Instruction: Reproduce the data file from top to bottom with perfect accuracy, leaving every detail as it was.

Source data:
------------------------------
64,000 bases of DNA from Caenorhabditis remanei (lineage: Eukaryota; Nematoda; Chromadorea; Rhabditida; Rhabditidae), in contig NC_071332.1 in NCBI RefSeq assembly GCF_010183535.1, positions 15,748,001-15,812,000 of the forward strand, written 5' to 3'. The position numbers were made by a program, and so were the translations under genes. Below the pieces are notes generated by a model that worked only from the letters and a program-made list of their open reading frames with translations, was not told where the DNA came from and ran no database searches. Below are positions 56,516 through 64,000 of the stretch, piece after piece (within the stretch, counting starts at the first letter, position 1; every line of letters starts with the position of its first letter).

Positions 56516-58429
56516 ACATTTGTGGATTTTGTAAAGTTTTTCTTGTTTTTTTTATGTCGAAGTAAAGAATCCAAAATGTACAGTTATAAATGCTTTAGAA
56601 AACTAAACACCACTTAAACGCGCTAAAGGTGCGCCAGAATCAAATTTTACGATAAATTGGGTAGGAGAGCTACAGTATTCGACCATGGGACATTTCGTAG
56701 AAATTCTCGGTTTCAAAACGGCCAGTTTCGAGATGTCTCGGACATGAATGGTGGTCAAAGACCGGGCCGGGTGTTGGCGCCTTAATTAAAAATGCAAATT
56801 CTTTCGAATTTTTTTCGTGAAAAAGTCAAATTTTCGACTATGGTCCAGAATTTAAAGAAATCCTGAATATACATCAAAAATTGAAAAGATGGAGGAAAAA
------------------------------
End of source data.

64,000 bases of DNA from Caenorhabditis remanei (lineage: Eukaryota; Nematoda; Chromadorea; Rhabditida; Rhabditidae), in contig NC_071332.1 in NCBI RefSeq assembly GCF_010183535.1, positions 15,748,001-15,812,000 of the forward strand, written 5' to 3'. The position numbers were made by a program, and so were the translations under genes. Below the pieces are notes generated by a model that worked only from the letters and a program-made list of their open reading frames with translations, was not told where the DNA came from and ran no database searches. Below are positions 56,516 through 64,000 of the stretch, piece after piece (within the stretch, counting starts at the first letter, position 1; every line of letters starts with the position of its first letter).

Positions 56516-58429
56516 ACATTTGTGGATTTTGTAAAGTTTTTCTTGTTTTTTTTATGTCGAAGTAAAGAATCCAAAATGTACAGTTATAAATGCTTTAGAA
56601 AACTAAACACCACTTAAACGCGCTAAAGGTGCGCCAGAATCAAATTTTACGATAAATTGGGTAGGAGAGCTACAGTATTCGACCATGGGACATTTCGTAG
56701 AAATTCTCGGTTTCAAAACGGCCAGTTTCGAGATGTCTCGGACATGAATGGTGGTCAAAGACCGGGCCGGGTGTTGGCGCCTTAATTAAAAATGCAAATT
56801 CTTTCGAATTTTTTTCGTGAAAAAGTCAAATTTTCGACTATGGTCCAGAATTTAAAGAAATCCTGAATATACATCAAAAATTGAAAAGATGGAGGAAAAA